Starling and his coauthors call for further research to be undertaken to identify any predisposing patient and device factors contributing to the increased incidence of thrombosis, as well as to investigate preventative and therapeutic strategies for patient management.
The HeartMate II device, manufactured by Thoratec Corp., is a mechanical heart pump used in the treatment of advanced heart failure. The device assists the heart’s pumping function by circulating blood in a continuous flow through the vascular system. The device is used primarily in patients in the late stages of heart failure to keep them alive until an organ becomes available for transplant. HeartMate II is also approved in the United States for use as destination therapy, or a permanent solution, in patients who are ineligible for a heart transplant.
This study began when physicians at Cleveland Clinic observed an apparent increase in device thrombosis in patients who received the HeartMate II. A subsequent Cleveland Clinic internal quality review revealed an abrupt increase in HeartMate II device thrombosis. At this point, the initial Cleveland Clinic findings were immediately reported to Thoratec and the FDA. To confirm and strengthen the findings for scientific publication, data from two additional experienced LVAD centers were pooled and similar results were found.
Dr. Starling has consulted for Thoratec Corp. but instructed them to donate all compensation to not-for-profit causes or to the Cleveland Clinic to support research and education.
About Cleveland Clinic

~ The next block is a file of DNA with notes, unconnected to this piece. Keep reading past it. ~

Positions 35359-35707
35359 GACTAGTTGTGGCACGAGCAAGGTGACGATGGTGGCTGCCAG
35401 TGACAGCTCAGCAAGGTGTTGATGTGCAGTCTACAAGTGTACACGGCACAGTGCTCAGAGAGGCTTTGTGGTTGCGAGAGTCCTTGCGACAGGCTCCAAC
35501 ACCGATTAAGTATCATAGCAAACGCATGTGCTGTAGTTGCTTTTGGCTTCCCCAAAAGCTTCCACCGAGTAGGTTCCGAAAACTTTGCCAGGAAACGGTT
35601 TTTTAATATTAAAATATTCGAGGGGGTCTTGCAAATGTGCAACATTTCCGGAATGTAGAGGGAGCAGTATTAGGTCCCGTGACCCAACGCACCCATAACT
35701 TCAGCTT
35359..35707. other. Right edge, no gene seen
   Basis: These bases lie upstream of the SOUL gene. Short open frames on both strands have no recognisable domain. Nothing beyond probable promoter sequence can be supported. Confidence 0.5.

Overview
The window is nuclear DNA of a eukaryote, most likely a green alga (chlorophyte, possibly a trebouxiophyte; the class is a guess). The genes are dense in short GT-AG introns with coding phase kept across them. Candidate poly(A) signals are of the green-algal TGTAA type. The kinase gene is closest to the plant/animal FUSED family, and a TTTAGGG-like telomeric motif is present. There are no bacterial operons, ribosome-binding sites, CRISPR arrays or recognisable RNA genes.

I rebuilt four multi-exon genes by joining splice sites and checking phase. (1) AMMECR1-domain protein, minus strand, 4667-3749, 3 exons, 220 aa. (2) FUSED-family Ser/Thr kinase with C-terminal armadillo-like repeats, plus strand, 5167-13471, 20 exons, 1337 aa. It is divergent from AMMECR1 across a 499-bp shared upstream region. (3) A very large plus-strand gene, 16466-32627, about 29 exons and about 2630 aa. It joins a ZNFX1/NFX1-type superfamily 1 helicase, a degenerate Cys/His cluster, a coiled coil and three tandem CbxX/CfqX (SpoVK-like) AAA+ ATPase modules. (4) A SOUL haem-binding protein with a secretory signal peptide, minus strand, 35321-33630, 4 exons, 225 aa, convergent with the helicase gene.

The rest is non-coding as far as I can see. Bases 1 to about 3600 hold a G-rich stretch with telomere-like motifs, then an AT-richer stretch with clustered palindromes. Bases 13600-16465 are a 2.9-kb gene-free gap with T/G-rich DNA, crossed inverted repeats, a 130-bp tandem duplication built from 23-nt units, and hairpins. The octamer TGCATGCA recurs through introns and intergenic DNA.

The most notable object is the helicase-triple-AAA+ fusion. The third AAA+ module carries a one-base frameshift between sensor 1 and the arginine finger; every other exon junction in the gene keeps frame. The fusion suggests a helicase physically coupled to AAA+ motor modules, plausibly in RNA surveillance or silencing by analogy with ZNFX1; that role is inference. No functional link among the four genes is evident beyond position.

Cleveland Clinic is a nonprofit multispecialty academic medical center that integrates clinical and hospital care with research and education. Located in Cleveland, Ohio, it was founded in 1921 by four renowned physicians with a vision of providing outstanding patient care based upon the principles of cooperation, compassion and innovation. Cleveland Clinic has pioneered many medical breakthroughs, including coronary artery bypass surgery and the first face transplant in the United States. U.S.News & World Report consistently names Cleveland Clinic as one of the nation’s best hospitals in its annual “America’s Best Hospitals” survey. More than 3,000 full-time salaried physicians and researchers and 11,000 nurses represent 120 medical specialties and subspecialties. The Cleveland Clinic health system includes a main campus near downtown Cleveland, more than 75 Northern Ohio outpatient locations, including 16 full-service Family Health Centers, Cleveland Clinic Florida, the Lou Ruvo Center for Brain Health in Las Vegas, Cleveland Clinic Canada, and, currently under construction, Cleveland Clinic Abu Dhabi. In 2012, there were 5.1 million outpatient visits throughout the Cleveland Clinic health system and 157,000 hospital admissions. Patients came for treatment from every state and from more than 130 countries. Visit us at http://my.clevelandclinic.org. Follow us at http://www.twitter.com/ClevelandClinic.